How To Teach Your Kids The Importance Of Saying Sorry

Asincere apology is powerful. ‘Saying sorry’ was among the many niceties we were taught while growing up. To say “I’m sorry” was meant to be a verbal repentance, an acceptance of our folly and a sincere request for forgiveness; it was a way for us to redeem ourselves.  

However, often children, and even adults, apologise without really meaning it. Sometimes, it becomes a convenient way to simply get out of a sticky situation. While it’s important to say sorry, it is also crucial to understand and remember the true emotion and meaning behind the word. Otherwise, ‘sorry’ just doesn’t cut it!

Trudy Ludwig’s Sorry! explores the ill effects of insincere apologies. Sometimes, these can be more hurtful and damaging than not apologising at all. Maurie J. Mannings’ beautifully illustrated characters with vivid expressions wonderfully complement Ludwig’s impactful words. Ludwig’s straightforward narrative presents a plausible true-to-life scenario that readers (both adults and children) can relate to. After all, at some point in our lives, haven’t we either resorted to or dealt with insincere apologies?

Jack hangs out with Charlie, a troublemaker who frequently says sorry even though he doesn’t mean it. Although Jack finds this disturbing, he continues his friendship with Charlie, because it provides him the social acceptance he craves. When Charlie wrecks Leena’s science project and, as always, apologises insincerely, she tells him that “Sorry doesn’t cut it!” Charlie’s teacher helps him understand that he must make amends for his actions. With Jack’s help, he eventually restores Leena’s project. In the process, Jack and Leena become friends and ultimately, Jack chooses Leena’s friendship over Charlie’s.

The story arms readers with enough information to be able to make the right behavioural choices. In this case, Sorry! reiterates the significance of a sincere apology, and points out the harmful effects of insincere ones. As a bonus, at end of the book, readers can look forward to Ludwig’s insightful note and relevant food-for-thought articles (e.g. “Apology Dos & Don’ts”). A notably informative section is an afterword written by psychologist and author of On Apology, Aaron Lazare, where he insightfully deconstructs an apology into four parts:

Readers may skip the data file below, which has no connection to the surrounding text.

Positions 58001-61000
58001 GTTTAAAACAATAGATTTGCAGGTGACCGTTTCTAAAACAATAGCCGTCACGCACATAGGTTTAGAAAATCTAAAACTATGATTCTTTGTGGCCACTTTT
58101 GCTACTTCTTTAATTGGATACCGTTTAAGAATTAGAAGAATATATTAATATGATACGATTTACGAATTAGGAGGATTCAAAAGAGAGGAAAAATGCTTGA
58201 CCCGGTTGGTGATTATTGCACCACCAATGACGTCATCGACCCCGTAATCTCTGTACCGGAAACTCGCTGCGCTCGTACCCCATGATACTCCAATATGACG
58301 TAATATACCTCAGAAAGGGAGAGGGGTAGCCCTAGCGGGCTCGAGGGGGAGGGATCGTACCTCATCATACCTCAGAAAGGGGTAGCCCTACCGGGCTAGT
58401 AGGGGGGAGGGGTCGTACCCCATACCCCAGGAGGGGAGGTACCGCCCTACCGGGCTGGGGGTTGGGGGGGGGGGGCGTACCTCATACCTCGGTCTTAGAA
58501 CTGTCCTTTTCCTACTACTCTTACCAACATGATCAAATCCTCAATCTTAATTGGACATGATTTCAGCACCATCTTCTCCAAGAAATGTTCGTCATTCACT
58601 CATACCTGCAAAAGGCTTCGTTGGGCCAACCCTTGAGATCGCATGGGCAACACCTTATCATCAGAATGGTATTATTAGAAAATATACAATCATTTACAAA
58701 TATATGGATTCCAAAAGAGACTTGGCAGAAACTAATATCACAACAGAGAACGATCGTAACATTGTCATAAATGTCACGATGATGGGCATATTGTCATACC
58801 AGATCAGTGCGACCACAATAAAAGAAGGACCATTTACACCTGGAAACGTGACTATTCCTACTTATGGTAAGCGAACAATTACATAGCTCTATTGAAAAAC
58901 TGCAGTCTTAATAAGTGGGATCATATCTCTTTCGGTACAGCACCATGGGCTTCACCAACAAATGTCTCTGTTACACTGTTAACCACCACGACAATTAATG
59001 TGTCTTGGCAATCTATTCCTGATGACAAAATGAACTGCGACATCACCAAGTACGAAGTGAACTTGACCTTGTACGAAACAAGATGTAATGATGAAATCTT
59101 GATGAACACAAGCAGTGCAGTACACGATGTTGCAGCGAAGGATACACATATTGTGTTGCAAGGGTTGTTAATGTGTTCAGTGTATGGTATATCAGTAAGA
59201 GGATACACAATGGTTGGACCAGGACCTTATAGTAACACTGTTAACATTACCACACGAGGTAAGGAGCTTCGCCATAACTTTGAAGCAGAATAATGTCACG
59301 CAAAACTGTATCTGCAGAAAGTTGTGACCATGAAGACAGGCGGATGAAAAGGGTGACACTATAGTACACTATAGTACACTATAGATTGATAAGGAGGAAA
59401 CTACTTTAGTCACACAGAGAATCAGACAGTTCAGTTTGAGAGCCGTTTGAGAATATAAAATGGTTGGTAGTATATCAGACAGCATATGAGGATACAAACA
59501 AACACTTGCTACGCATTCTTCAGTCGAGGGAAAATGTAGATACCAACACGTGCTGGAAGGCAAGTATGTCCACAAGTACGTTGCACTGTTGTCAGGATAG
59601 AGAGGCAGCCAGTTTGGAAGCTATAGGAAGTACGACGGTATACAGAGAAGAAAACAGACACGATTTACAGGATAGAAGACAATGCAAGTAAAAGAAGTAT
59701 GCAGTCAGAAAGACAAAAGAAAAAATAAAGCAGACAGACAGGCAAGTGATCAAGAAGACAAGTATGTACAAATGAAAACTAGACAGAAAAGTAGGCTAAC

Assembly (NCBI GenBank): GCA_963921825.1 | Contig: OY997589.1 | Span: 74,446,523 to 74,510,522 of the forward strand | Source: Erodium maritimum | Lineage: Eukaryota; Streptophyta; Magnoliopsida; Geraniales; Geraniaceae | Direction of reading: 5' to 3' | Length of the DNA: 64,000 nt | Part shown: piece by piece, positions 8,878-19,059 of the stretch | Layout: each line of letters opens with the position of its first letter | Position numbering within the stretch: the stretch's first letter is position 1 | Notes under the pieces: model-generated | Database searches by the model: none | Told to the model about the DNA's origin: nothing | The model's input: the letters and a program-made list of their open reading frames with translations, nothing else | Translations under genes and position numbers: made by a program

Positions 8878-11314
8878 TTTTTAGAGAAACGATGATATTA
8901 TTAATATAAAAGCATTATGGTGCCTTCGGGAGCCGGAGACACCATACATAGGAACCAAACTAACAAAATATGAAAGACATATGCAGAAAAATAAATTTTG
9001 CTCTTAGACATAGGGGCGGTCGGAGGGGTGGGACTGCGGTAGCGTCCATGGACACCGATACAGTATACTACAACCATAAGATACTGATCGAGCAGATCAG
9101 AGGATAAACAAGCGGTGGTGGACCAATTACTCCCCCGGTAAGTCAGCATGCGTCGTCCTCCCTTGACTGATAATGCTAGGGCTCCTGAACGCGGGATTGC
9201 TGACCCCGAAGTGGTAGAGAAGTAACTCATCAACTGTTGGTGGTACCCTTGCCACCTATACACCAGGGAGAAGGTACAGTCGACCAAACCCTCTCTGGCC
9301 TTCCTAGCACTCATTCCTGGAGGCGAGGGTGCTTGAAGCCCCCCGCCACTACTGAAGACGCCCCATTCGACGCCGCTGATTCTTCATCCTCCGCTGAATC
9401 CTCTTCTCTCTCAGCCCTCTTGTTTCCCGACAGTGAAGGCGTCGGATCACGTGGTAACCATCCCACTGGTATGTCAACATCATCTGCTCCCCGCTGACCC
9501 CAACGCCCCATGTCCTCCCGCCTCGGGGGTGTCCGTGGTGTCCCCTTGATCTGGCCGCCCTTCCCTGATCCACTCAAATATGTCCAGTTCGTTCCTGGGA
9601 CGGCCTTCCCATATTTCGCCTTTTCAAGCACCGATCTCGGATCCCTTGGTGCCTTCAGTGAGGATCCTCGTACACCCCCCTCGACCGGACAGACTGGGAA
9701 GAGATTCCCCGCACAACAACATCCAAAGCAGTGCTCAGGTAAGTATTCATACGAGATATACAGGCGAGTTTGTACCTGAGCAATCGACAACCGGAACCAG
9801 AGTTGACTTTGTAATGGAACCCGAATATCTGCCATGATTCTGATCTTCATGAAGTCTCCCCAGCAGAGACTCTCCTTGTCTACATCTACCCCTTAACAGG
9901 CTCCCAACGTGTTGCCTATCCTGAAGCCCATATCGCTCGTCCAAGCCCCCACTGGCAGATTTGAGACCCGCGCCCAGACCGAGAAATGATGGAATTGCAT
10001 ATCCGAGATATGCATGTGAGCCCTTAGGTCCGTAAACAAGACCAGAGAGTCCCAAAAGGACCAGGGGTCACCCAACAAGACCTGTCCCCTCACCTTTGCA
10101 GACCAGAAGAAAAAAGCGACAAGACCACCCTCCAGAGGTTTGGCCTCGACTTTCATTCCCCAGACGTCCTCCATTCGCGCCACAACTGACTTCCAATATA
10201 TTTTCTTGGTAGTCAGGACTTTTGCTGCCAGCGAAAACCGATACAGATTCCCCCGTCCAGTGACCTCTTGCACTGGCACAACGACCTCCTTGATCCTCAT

• Offense acknowledgement (e.g. “I’m sorry I wrecked your science project.”)
  • Offering an explanation (e.g. “I wasn’t thinking when I tugged at your project.”)
  • Expressing shame and remorse (e.g. “I really feel bad that you’ll have to redo it.”)
  • Offering reparation (e.g. “I really want to help you make this right.”)

It’s no wonder that a proper, authentic apology is one of the hardest things to convey! This made it easy for me as a parent to revisit the meaning of a sincere apology. How often does our “I’m sorry” constitute these four elements? It also helped me repeat and verbalise these steps to my children with the intention that they would internalise the importance of an adequate apology.

Sorry! was influential for a variety of additional reasons:

  • The story makes the hurt of an insincere apology tangible through Leena’s anger and Jack’s disappointment in Charlie. As readers, we empathise with and understand these characters’ emotions.
  • Sorry! demonstrates the consequences for those who only apologise as lip service. Charlie loses his friend Jack- a consequence that is quite imaginable in real life as well.
  • Most critically, the story doesn’t come across as a sermon in trying to teach or convince readers to make heartfelt apologies. It handles the topic rationally and simply presents a very credible situation. It mostly builds upon readers’ self-efficacy in doing the right thing rather than having an underlining prescriptive (“you should…”) tone.